How to Spend the Day
Tempting as it might be, don’t waste your entire mental health day hanging out with Netflix. This activity might feel soothing at the time, but won’t usually result in lasting benefits. You’ll probably go into work the next day feeling as though you haven’t recharged properly. Instead, devote the time to activities that are enriching and engaging.
Exactly how you spend your mental health day will depend on how you’re feeling. For the overwhelmed among us, relaxation is most helpful, so select activities that will reduce tension. Go for a massage, take a walk in a green space, attend a yoga class, or grab lunch with a trusted friend.
On the other hand, if you’re feeling apathetic and numb, find activities that will energize you. Match them to your existing hobbies. Play some games. Cook an elaborate meal. Go shopping (no need to purchase anything if your budget is strained). Lifting the fog of apathy requires stimulating experiences that will remind you what excitement and passion feel like.
Essentially, the template for a successful mental health day involves avoiding stressors and enjoying activities that bring you joy and comfort. Snuggle your pet, surround yourself with loved ones, and relish being away from everything that’s weighing so heavily on you. Any iteration of this basic method should yield positive results.
Making it Last
Even the best mental health day won’t have lasting effects if you fail to make lifestyle changes. Usually, needing one in the first place stems from ongoing issues at work, meaning you’ll have to address these if you want to make meaningful progress. If you don’t incorporate relaxation techniques into your daily routine and maintain a healthy work-life balance, no amount of mental health breaks or even extended vacations will save you from eventual exhaustion. Accept that your current strategy is not working for you, and be willing to make a few changes. If you do, you’ll find that one mental health day can have real long-term impact.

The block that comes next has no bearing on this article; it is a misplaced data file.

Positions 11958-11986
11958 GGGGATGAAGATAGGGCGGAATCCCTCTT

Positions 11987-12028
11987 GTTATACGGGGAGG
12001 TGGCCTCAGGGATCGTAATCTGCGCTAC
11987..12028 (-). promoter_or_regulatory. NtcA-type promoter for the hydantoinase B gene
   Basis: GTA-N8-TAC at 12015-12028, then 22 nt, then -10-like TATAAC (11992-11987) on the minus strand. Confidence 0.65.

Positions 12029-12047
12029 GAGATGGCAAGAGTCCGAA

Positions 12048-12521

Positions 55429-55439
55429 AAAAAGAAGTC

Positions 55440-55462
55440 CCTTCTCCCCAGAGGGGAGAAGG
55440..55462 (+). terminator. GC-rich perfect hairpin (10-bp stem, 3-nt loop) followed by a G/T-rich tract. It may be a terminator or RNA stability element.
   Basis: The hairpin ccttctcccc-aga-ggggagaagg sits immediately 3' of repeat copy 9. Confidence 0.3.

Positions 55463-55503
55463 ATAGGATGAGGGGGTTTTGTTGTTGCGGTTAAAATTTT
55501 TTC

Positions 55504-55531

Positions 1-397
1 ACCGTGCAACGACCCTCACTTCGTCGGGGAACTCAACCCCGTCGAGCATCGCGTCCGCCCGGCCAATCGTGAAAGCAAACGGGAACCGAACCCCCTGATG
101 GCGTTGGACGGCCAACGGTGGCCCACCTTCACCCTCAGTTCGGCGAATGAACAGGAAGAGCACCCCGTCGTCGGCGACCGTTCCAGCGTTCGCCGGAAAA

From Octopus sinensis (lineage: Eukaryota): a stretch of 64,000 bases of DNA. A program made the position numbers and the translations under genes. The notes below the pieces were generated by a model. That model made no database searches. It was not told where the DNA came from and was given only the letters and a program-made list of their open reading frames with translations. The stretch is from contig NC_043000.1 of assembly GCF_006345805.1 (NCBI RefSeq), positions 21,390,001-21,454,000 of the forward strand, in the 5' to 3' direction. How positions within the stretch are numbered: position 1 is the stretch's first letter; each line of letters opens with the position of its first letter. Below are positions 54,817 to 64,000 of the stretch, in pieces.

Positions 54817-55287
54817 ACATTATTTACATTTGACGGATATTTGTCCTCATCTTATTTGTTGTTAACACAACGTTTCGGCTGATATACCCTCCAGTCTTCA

Yesterday, we celebrated Equal Pay Day, which recognizes the gendered pay gap that persists even in 2017. Canadian women generally make about 87 cents to every Canadian man’s dollar, but the gap is wider in other parts of the world. Depending upon location, career field, age, race, and other complex factors, women still make about 20% less than men overall. This pay gap feeds systemic inequality, especially when women are paid less than men for the exact same work, and takes a toll on the health of any economy.
Today, though, we’d like to place the spotlight on a different but no less meaningful wage gap that, even on Equal Pay Day, few people seemed to be discussing. People with disabilities, who form one of the largest minority groups, face a pay gap even wider than the one affecting women. Disabled Canadians make about 25% less than their nondisabled counterparts. Elsewhere, they make as little as 37% less than nondisabled workers. Since people with disabilities already deal with other employment-related barriers, such as a high unemployment rate and fewer opportunities, the pay gap is just one more roadblock to their success.
Part of the reason this pay gap exists is society’s belief that people with disabilities are automatically worth less and are less productive at work. Regardless of education level, prior experience, and personal skills, people with disabilities still find themselves proving and reasserting their competence at every career stage. Indeed, higher educational attainment doesn’t narrow the pay gap. If anything, it widens it. People with disabilities who have a master’s degree or higher make about $20,000 less than nondisabled peers annually, even when working in exactly the same positions. No matter how well-educated a person with a disability becomes, they are at risk of being deemed less worthy of a salary commensurate with their educational achievements.